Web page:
Villa Rubein, and other stories eBook

This eBook from the Gutenberg Project consists of approximately 374 pages of information about Villa Rubein, and other stories.

Late in the afternoon the old miner touched Scorrier’s arm, and said:  “There he is—­there’s my boy!” And he departed slowly, wheeling the body on a trolley.

As the sun set, the gang below came up.  No further search was possible till the fumes had cleared.  Scorrier heard one man say:  “There’s some we’ll never get; they’ve had sure burial”

Another answered him:  “’Tis a gude enough bag for me!” They passed him, the whites of their eyes gleaming out of faces black as ink.

Pippin drove him home at a furious pace, not uttering a single word.  As they turned into the main street, a young woman starting out before the horses obliged Pippin to pull up.  The glance he bent on Scorrier was ludicrously prescient of suffering.  The woman asked for her husband.  Several times they were stopped thus by women asking for their husbands or sons.  “This is what I have to go through,” Pippin whispered.

When they had eaten, he said to Scorrier:  “It was kind of you to come and stand by me!  They take me for a god, poor creature that I am.  But shall I ever get the men down again?  Their nerve’s shaken.  I wish I were one of those poor lads, to die with a smile like that!”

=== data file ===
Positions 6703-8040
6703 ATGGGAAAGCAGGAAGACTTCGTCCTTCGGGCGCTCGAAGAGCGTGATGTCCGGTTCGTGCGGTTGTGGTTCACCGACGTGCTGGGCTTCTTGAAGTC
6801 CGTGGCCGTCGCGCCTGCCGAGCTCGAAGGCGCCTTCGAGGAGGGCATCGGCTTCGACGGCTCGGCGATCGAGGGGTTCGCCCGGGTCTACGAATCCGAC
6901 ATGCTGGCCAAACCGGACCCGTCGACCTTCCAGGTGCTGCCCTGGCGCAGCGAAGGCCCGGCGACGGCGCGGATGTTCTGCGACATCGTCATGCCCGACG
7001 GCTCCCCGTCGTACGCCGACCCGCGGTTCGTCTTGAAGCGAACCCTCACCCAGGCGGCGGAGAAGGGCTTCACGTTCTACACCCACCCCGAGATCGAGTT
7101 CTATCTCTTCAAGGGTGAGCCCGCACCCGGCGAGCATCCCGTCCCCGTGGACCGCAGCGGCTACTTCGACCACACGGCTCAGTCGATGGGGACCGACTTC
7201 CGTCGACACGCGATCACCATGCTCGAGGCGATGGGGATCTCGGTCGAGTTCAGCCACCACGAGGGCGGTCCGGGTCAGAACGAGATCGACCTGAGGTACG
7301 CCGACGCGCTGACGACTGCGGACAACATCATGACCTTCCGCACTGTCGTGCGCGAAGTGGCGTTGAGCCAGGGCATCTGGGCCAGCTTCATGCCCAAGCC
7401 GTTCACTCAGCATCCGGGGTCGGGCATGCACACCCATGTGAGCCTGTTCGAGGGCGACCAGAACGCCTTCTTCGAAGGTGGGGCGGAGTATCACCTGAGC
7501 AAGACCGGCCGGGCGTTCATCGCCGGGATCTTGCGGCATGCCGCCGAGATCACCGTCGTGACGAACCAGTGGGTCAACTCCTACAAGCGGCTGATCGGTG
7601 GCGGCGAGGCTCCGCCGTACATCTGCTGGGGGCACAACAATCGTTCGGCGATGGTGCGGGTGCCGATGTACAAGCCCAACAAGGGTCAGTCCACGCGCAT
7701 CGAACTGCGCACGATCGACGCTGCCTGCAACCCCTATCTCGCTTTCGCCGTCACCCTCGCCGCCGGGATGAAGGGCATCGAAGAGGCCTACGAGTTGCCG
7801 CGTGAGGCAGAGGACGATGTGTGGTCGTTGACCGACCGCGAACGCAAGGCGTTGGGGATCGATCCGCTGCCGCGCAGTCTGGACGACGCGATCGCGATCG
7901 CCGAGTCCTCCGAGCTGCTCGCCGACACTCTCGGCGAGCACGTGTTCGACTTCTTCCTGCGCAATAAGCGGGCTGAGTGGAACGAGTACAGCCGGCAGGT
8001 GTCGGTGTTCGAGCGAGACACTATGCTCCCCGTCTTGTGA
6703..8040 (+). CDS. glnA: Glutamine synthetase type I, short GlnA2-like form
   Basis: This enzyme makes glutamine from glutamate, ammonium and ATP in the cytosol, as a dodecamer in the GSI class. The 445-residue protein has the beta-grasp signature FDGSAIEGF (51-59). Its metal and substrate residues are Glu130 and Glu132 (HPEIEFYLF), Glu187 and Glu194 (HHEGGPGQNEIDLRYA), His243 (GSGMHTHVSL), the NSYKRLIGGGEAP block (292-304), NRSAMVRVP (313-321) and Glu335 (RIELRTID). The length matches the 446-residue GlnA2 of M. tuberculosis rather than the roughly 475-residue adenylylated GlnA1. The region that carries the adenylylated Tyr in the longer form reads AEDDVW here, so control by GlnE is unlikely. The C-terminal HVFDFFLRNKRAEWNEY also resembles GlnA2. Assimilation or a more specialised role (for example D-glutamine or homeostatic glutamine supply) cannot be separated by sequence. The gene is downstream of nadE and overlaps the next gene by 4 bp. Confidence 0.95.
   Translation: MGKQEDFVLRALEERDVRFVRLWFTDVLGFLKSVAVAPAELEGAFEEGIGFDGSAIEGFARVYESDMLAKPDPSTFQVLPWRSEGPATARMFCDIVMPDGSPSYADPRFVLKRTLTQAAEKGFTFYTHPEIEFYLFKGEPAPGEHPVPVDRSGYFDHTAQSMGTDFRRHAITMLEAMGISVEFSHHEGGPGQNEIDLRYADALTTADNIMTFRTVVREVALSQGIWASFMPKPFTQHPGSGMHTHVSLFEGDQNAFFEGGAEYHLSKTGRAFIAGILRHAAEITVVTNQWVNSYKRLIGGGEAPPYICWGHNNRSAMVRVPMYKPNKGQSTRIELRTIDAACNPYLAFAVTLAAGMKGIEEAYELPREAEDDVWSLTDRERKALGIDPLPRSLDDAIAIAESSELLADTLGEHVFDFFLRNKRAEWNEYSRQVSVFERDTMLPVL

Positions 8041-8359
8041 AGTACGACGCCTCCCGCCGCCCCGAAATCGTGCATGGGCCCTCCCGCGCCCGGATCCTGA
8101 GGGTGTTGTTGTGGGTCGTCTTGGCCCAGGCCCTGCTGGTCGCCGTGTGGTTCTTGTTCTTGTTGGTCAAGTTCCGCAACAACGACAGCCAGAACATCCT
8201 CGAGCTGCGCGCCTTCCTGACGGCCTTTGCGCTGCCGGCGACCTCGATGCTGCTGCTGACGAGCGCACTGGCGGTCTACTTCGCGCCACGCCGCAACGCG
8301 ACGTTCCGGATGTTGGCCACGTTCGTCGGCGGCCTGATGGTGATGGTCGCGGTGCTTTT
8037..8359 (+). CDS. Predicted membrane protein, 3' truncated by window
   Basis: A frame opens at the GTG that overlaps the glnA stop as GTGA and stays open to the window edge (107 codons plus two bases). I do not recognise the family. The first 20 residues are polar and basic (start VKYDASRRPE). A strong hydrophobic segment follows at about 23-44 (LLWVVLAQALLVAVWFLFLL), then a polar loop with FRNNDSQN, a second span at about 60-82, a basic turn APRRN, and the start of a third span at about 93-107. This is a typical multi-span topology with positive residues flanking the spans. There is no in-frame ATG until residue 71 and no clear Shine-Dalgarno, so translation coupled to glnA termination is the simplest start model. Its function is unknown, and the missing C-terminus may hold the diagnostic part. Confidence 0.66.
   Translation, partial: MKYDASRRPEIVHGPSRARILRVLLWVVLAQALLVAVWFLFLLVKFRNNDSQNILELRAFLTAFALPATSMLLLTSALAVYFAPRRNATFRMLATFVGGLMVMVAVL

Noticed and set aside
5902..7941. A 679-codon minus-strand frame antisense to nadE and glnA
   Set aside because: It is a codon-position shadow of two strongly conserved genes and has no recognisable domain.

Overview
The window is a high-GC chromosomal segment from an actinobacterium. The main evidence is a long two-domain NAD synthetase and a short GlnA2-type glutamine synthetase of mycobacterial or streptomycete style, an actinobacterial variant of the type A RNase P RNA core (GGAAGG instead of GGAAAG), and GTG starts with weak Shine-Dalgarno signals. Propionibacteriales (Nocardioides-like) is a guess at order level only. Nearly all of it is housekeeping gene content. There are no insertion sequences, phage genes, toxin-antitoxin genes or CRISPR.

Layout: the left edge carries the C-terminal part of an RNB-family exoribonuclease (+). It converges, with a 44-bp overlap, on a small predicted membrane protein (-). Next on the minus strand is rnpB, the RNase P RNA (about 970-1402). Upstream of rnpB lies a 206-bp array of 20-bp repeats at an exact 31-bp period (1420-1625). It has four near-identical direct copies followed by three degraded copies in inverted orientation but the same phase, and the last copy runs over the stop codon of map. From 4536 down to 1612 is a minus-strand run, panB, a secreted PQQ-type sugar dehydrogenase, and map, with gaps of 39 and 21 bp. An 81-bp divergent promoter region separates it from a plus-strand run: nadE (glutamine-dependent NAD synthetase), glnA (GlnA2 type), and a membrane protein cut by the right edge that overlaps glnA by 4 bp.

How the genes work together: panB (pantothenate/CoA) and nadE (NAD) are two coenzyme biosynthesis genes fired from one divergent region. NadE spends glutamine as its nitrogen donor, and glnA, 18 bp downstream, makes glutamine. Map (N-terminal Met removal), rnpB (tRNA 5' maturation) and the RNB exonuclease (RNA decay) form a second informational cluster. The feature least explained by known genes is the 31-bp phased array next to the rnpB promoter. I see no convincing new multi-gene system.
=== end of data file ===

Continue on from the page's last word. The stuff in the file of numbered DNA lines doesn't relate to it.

Scorrier felt the futility of his presence.  On Pippin alone must be the heat and burden.  Would he stand under it, or would the whole thing come crashing to the ground?  He urged him again and again to rest, but Pippin only gave him one of his queer smiles.  “You don’t know how strong I am!” he said.


He himself slept heavily; and, waking at dawn, went down.  Pippin was still at his desk; his pen had dropped; he was asleep.  The ink was wet; Scorrier’s eye caught the opening words: 

Gentlemen,—­Since this happened I have not slept....”

He stole away again with a sense of indignation that no one could be dragged in to share that fight.  The London Board-room rose before his mind.  He imagined the portentous gravity of Hemmings; his face and voice and manner conveying the impression that he alone could save the situation; the six directors, all men of commonsense and certainly humane, seated behind large turret-shaped inkpots; the concern and irritation in their voices, asking how it could have happened; their comments:  “An awful thing!” “I suppose Pippin is doing the best he can!” “Wire him on no account to leave the mine idle!” “Poor devils!” “A fund?  Of course, what ought we to give?” He had a strong conviction that nothing of all this would disturb the commonsense with which they would go home and eat their mutton.  A good thing too; the less it was taken to heart the better!  But Scorrier felt angry.  The fight was so unfair!  A fellow all nerves—­with not a soul to help him!  Well, it was his own lookout!  He had chosen to centre it all in himself, to make himself its very soul.  If he gave way now, the ship must go down!  By a thin thread, Scorrier’s hero-worship still held.  ‘Man against nature,’ he thought, ’I back the man.’  The struggle in which he was so powerless to give aid, became intensely personal to him, as if he had engaged his own good faith therein.

Project Gutenberg
Villa Rubein, and other stories from Project Gutenberg. Public domain.
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